* Mortgage rules to be tightened for fourth time since 2008
* Flaherty news conference at 8:15 a.m. (1215 GMT
OTTAWA, June 20 (Reuters) - Canada is set to tighten mortgage rules on Thursday as it seeks to cool a heated housing market, cutting the term of mortgages and reducing the amount a home buyer can borrow, the Canadian Broadcasting Corporation said.
The announcement, expected at a news conference by Finance Minister Jim Flaherty, will be the fourth time the government intervened to tighten rules in the mortgage market since 2008.
The Finance Department says Flaherty is scheduled to hold a news conference on Thursday at 8:15 a.m. (1215 GMT). Officials did not immediately reply to requests for confirmation.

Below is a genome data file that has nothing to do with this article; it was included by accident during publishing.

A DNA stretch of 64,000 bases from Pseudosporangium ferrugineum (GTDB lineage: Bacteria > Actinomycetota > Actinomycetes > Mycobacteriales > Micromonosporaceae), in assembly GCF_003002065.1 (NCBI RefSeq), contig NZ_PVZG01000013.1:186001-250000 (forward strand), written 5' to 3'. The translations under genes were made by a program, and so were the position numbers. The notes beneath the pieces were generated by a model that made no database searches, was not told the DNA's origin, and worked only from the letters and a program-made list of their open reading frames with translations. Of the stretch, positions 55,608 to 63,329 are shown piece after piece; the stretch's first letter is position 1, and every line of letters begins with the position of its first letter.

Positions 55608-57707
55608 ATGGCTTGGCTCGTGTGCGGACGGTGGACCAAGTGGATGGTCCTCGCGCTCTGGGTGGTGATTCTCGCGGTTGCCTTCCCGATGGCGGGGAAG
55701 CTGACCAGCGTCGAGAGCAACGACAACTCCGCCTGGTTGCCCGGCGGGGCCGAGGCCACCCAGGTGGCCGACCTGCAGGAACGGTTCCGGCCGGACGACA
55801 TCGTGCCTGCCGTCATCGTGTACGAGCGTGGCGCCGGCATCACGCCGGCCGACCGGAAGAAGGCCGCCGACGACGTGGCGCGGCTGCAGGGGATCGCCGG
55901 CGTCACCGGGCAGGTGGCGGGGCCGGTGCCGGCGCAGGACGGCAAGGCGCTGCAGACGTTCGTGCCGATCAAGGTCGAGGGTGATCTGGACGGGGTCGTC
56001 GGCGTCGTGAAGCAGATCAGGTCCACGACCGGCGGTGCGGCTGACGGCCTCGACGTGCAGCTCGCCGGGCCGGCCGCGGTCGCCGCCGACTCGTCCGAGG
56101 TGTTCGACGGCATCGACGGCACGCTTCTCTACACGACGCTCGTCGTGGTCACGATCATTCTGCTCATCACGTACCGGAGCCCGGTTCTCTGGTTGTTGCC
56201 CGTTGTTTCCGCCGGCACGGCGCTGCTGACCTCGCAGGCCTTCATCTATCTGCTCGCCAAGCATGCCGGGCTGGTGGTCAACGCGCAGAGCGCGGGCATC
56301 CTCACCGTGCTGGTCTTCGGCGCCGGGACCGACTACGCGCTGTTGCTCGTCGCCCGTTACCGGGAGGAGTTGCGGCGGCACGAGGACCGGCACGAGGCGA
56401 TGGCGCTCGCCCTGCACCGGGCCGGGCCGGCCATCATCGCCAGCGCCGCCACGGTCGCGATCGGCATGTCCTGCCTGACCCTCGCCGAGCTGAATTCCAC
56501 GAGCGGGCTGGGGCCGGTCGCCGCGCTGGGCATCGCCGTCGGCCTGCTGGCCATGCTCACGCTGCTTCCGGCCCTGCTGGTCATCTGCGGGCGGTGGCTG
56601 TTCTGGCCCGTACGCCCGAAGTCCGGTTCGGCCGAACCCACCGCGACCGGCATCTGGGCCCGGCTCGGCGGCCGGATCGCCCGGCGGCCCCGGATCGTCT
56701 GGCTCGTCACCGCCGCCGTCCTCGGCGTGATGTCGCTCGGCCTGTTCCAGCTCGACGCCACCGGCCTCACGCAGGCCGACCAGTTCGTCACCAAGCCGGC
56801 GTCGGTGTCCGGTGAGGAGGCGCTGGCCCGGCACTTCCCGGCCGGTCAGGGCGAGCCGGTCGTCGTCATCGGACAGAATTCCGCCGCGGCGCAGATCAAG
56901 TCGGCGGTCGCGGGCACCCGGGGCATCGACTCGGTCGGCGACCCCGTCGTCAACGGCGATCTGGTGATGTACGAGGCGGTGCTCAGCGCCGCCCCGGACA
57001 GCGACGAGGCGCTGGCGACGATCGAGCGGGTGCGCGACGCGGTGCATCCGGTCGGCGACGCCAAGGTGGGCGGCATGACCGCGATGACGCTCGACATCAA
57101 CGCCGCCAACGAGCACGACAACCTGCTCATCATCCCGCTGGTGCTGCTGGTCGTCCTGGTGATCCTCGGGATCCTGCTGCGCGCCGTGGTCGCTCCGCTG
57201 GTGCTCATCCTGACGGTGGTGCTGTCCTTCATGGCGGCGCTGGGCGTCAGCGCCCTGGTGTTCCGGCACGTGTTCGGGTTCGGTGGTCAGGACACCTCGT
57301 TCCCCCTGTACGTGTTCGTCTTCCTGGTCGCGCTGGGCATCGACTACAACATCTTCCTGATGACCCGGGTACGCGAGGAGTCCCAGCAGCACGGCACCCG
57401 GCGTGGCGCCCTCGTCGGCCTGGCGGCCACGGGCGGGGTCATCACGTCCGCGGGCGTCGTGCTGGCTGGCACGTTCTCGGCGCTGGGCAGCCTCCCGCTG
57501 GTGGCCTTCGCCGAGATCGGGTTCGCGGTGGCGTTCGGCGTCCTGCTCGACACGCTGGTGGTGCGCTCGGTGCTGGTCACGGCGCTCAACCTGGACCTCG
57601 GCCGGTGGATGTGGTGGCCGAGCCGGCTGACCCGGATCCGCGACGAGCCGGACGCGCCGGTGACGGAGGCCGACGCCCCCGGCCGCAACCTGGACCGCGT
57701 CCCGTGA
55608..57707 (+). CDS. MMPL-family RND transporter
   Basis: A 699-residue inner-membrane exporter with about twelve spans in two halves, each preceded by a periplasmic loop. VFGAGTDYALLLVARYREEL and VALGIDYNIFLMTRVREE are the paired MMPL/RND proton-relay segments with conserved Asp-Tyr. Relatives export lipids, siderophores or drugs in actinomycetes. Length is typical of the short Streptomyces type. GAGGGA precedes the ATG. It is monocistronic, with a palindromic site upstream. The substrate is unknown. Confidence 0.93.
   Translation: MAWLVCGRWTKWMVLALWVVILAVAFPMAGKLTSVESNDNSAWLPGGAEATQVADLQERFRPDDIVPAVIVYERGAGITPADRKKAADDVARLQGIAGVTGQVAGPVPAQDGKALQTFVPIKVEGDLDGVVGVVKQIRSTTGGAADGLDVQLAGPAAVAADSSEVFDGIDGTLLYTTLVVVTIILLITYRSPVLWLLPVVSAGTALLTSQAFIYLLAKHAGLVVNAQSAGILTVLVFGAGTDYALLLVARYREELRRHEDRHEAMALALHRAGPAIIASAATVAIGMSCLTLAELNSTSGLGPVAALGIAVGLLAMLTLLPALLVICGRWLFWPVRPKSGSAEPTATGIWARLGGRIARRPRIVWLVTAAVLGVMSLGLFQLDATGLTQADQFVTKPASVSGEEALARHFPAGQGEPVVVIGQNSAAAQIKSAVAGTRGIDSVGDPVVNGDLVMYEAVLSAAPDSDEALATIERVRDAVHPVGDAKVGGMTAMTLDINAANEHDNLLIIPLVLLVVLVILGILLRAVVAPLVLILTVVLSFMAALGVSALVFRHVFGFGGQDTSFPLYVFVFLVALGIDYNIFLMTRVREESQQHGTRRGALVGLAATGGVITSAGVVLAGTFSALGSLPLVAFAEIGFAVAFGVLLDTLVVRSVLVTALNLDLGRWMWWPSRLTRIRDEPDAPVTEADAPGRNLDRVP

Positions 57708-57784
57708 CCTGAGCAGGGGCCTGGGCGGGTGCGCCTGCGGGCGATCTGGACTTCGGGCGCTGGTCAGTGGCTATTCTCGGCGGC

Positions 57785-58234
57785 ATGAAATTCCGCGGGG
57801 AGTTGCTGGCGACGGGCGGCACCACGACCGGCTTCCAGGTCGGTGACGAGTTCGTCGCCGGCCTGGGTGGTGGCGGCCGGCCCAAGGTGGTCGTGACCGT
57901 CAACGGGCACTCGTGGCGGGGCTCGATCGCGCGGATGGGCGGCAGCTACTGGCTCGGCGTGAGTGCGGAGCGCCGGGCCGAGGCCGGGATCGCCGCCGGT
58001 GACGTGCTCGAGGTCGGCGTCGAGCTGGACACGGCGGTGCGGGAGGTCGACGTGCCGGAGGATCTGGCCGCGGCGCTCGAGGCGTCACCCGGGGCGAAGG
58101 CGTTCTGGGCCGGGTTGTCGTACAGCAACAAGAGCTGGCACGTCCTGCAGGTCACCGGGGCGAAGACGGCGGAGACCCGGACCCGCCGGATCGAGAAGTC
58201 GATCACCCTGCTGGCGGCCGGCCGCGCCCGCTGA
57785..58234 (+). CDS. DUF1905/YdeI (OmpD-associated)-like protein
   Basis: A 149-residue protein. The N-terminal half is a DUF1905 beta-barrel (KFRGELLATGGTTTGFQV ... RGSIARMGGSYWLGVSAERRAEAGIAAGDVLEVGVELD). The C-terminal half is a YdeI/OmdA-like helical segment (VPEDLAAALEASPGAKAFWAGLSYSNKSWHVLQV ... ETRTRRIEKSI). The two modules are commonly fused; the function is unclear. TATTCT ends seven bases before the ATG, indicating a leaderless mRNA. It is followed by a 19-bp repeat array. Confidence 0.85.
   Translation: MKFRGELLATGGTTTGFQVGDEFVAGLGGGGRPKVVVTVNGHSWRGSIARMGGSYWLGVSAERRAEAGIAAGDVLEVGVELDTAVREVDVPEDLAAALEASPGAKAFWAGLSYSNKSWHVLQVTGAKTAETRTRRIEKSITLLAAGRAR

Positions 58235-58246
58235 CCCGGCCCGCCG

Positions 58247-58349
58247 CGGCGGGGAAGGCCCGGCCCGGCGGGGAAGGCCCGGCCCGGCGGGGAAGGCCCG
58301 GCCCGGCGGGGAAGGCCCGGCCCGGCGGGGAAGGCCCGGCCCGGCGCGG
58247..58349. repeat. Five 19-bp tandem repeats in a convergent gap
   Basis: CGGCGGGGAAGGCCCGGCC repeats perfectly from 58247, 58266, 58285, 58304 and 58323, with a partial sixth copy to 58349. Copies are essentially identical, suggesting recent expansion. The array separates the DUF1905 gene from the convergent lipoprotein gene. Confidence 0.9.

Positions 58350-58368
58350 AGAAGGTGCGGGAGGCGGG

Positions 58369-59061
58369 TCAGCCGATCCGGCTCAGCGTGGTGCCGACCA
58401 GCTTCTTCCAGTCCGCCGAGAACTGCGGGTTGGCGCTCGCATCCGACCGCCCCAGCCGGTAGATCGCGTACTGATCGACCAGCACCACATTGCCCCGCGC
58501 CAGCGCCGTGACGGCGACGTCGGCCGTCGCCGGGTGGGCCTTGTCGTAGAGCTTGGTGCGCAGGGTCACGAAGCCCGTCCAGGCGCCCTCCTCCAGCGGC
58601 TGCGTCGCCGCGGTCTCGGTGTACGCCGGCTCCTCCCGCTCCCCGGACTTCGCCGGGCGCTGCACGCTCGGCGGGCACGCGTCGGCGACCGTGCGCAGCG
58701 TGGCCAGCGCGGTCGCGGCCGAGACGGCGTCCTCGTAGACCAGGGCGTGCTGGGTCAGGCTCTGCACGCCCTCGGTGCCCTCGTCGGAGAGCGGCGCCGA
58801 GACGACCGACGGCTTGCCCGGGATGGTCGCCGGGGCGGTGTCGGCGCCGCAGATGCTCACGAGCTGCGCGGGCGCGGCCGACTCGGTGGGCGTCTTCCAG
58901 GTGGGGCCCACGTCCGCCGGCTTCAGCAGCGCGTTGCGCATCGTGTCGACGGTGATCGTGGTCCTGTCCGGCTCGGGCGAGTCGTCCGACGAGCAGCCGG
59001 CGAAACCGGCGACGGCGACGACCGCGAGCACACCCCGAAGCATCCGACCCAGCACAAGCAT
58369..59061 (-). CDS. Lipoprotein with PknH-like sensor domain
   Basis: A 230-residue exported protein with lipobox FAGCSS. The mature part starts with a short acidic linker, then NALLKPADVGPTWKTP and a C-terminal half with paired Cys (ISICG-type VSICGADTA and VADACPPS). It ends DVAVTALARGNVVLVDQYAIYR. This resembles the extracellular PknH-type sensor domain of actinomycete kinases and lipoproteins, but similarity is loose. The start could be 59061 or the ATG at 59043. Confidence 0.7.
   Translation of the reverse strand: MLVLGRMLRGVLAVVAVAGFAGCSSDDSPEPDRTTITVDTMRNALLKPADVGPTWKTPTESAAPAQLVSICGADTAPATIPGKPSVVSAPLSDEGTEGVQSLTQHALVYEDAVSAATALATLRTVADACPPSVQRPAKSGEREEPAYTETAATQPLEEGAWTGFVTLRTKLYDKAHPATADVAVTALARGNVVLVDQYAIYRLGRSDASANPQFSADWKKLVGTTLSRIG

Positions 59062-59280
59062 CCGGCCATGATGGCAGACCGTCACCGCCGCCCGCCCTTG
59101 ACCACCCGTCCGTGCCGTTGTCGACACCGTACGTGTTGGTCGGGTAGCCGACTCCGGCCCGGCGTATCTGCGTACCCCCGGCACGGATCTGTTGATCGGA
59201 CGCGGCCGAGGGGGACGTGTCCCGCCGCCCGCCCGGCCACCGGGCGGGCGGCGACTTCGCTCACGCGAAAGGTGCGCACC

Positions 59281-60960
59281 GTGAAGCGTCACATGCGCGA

In its main Wednesday evening news show, CBC said the government will reduce the maximum amortization period of a mortgage to 25 years from 30 years, and lower the amount of equity against which one can borrow to 80 percent from 85 percent.
Changes to the government housing agency responsible for insuring higher-risk mortgages are also possible, CBC added.
Rising housing prices and extremely low interest rates for mortgages have fueled a Canadian real estate boom that has led some analysts to predict a bubble that could raise the risk of a crash and a broader economic downturn.
Prices have softened in some markets recently, but a strong condominium market in Toronto, the country’s largest city, has be en of particular concern to policymakers.
The Bank of Canada said this month that high household debt was the biggest domestic risk to the economy. The debt-to-income ratio is at a record high of 152 percent.